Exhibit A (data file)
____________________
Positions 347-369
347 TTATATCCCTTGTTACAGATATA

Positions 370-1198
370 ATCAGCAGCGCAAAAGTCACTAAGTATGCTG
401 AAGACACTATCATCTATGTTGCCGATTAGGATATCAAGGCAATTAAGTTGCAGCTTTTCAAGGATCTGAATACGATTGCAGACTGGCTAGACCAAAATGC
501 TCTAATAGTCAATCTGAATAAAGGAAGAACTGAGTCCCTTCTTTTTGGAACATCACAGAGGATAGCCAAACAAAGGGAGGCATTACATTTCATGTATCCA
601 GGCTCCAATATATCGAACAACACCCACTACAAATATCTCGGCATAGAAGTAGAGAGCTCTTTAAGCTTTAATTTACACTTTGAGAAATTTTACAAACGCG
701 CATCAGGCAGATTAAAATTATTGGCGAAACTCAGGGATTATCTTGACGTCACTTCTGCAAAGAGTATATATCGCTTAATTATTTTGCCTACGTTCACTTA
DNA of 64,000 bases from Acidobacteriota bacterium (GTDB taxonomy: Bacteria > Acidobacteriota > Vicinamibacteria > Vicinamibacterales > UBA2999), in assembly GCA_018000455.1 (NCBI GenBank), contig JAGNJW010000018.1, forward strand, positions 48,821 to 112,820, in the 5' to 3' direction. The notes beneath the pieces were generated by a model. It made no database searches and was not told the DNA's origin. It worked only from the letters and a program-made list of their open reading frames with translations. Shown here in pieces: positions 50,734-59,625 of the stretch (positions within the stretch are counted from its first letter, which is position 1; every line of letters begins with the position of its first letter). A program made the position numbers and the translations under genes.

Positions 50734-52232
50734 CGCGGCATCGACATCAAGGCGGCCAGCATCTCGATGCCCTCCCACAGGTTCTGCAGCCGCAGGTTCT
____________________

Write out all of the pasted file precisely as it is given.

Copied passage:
Positions 347-369
347 TTATATCCCTTGTTACAGATATA

Positions 370-1198
370 ATCAGCAGCGCAAAAGTCACTAAGTATGCTG
401 AAGACACTATCATCTATGTTGCCGATTAGGATATCAAGGCAATTAAGTTGCAGCTTTTCAAGGATCTGAATACGATTGCAGACTGGCTAGACCAAAATGC
501 TCTAATAGTCAATCTGAATAAAGGAAGAACTGAGTCCCTTCTTTTTGGAACATCACAGAGGATAGCCAAACAAAGGGAGGCATTACATTTCATGTATCCA
601 GGCTCCAATATATCGAACAACACCCACTACAAATATCTCGGCATAGAAGTAGAGAGCTCTTTAAGCTTTAATTTACACTTTGAGAAATTTTACAAACGCG
701 CATCAGGCAGATTAAAATTATTGGCGAAACTCAGGGATTATCTTGACGTCACTTCTGCAAAGAGTATATATCGCTTAATTATTTTGCCTACGTTCACTTA
DNA of 64,000 bases from Acidobacteriota bacterium (GTDB taxonomy: Bacteria > Acidobacteriota > Vicinamibacteria > Vicinamibacterales > UBA2999), in assembly GCA_018000455.1 (NCBI GenBank), contig JAGNJW010000018.1, forward strand, positions 48,821 to 112,820, in the 5' to 3' direction. The notes beneath the pieces were generated by a model. It made no database searches and was not told the DNA's origin. It worked only from the letters and a program-made list of their open reading frames with translations. Shown here in pieces: positions 50,734-59,625 of the stretch (positions within the stretch are counted from its first letter, which is position 1; every line of letters begins with the position of its first letter). A program made the position numbers and the translations under genes.

Positions 50734-52232
50734 CGCGGCATCGACATCAAGGCGGCCAGCATCTCGATGCCCTCCCACAGGTTCTGCAGCCGCAGGTTCT